What was once ordinary has become exotic since the lockdown. That’s a fancy way of saying that I went to see a movie in a theatre for the first time in 2 1/2 years. I used to go at least once a week, but audience rudeness was getting to me before this long break. It happened again. There was a guy looking at his phone during the movie. He was out of my sightline, so I chose to ignore it.
This week’s theme song was written by Jerry Garcia and Robert Hunter for Grateful Dead’s 1970 American Beauty album. It was the first fully realized Dead studio album; full of songs that were expanded upon in concert over the years.
We have three versions of Brokedown Palace for your listening pleasure: the studio original, Joan Osborne, and a swell acapella rendition by The Persuasions.
I saw The Persuasions open for the Dead once. I hadn’t heard of this album until I went searching for versions of the theme song. Then I brokedown and posted it…
We begin our second act with a swell story from Slate about a scam that grew like kudzu.
The Great Flag Scam: When Robert Heft was 17 years-old he made a flag. The nation was expanding from 48 to 50 states meaning that Old Glory needed to become more glorious. At first Heft did NOT claim to be the designer of the 50-star flag but the legend grew, and he stopped denying the story.
Alec Nevala-Lee has the details at Slate.
Maybe Heft was trying to get into heaven. I guess he never heard this song:
Stranger Things: We finally finished season 4 of Stranger Things. I have mixed feelings about the show. It’s gotten repetitive and formulaic. It’s still well done, and I like Dustin, Lucas, Max, and Steve Awesome Hair but it felt more like work than pleasure watching it.
The Atlantic’s Sarah Gilbert captured my feelings about the show in a piece about season 4: Stranger Things Isn’t TV. It’s Something Else.
Here’s the money quote:
But more recently, Stranger Things has been studded with more specific instances of human cruelty, which are jarring in their own way. This isn’t a bad thing by default, but it darkens the tone and makes, say, the ludicrous “comedy” of Yuri, the Russian peanut-butter smuggler, much harder to swallow. Even Eleven is implicated. For all of Millie Bobby Brown’s best efforts, El is a Frankensteined collection of tropes—child with otherworldly powers, love interest, redemptive daughter figure—smushed into the shape of a girl. She has very little texture of her own, even a limited ability to communicate what she’s feeling. Her anger has always been the most interesting thing about her.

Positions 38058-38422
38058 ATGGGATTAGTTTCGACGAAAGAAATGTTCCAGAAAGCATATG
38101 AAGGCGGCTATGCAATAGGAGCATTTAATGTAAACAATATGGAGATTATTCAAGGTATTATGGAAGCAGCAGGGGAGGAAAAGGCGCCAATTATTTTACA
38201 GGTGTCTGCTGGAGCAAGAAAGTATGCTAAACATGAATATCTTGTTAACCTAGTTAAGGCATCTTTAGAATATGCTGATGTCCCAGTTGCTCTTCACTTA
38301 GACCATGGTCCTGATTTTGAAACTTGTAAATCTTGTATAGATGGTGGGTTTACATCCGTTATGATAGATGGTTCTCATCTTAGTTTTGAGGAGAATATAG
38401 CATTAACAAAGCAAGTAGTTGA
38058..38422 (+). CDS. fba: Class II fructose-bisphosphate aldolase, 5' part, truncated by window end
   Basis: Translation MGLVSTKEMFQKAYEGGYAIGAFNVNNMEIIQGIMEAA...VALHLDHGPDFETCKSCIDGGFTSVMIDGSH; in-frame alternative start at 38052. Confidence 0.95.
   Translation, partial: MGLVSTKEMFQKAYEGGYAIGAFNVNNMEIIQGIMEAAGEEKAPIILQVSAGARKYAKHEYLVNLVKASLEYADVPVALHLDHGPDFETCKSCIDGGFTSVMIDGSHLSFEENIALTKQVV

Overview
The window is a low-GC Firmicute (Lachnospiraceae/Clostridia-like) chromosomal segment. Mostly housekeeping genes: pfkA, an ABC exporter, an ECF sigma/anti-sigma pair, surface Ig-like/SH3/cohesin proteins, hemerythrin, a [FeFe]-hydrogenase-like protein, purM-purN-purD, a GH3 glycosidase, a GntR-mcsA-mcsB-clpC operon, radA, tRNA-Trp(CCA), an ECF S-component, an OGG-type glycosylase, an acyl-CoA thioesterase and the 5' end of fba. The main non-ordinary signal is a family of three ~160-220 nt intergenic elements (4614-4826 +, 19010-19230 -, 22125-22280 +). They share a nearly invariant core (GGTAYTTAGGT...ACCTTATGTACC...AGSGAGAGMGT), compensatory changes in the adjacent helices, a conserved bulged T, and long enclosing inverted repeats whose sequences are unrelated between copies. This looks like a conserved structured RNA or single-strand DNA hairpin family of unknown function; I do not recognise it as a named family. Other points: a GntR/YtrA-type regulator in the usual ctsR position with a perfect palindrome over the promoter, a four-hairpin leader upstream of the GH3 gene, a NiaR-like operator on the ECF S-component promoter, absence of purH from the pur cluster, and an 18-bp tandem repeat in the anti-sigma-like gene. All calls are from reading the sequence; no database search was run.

Therein lies the rub. El is a cipher. Only interesting for her powers. And the Russia story can fuck off. Oy just oy.
The last word of our second act goes to a song that’s become a hit again thanks to Stranger Things, strangely enough:
We begin our third act with our favorite stolen feature.
Separated At Birth Casting Edition: Queen Victoria was a fascinating figure. She was a constitutional monarch who respected democratic norms, but still wielded considerable power and influence.
During her reign, her family tree spread across the continent. At the start of the Great War cousins Kaiser Wilhem, Tsar Nicholas, and King George initially thought they could stop the madness. They could not.
Judy Dench is my favorite Victoria in this group. What happened to Jenna Coleman? She’s great as are Rufus Sewell and Alex Jennings in the more recent Victoria series from the BBC.
This is my favorite song about Victoria Regina:
The Movie List: Dr. A and I watched I Want To Live with Susan Hayward last weekend. It inspired this list of movies mostly set in the big house. I use Spike Lee’s term joint again because the HBO series Oz is top of the penal pops. POW movies are not included: I consider them a separate genre.
My Top Ten Favorite Prison Joints
- Brute Force
- The Shawshank Redemption
- I Want To Live
- Riot In Cell Block 11
- Birdman Of Alcatraz
- Escape From Alcatraz
- Papillon (1973)
- Cool Hand Luke
- I Was A Fugitive From A Chain Gang
Stripes or orange jump suits? I prefer the former. We wore them in Krewe du Vieux in 2007. Here’s Ashley Morris strutting his stuff after the parade:
The last word of the segment goes to Squeeze:
It’s time for those Canadian zanies at SCTV.
The Best Of SCTV: Golly, Wally. It’s John Candy as the Beaver.
I always suspected that Hugh Beaumont was a drinker. He made some fine films but is best known for playing the Beaver’s dad. Poor dude.
Saturday GIF Horse: I dreamt about the old Danny Kaye movie The Court Jester the other day. Hence these GIFs.
Let’s close down this virtual honky tonk with some more music.
Saturday Classic: Yeah, I know it’s only 9 years old, but the Dead are classic as is Joan Osborne. She’s one of the best interpreters of their songs as she proved during her time with the post-Grateful Dead band The Dead.
There’s a gap in the sound during New Speedway Boogie. Perhaps the Hell Angels wanted to silence the Dead’s song about Altamont.
That’s all for this week. The last word goes to the missing Victoria, Jenna Coleman with Rufus Sewell as her favorite PM, Lord Melbourne.
2 thoughts on “Saturday Odds & Sods: Brokedown Palace”
For a moment, I thought you were talking about the novel by Steven Brust.
Presumably he got the title from the Dead song. Fantasy fiction is not my jam.
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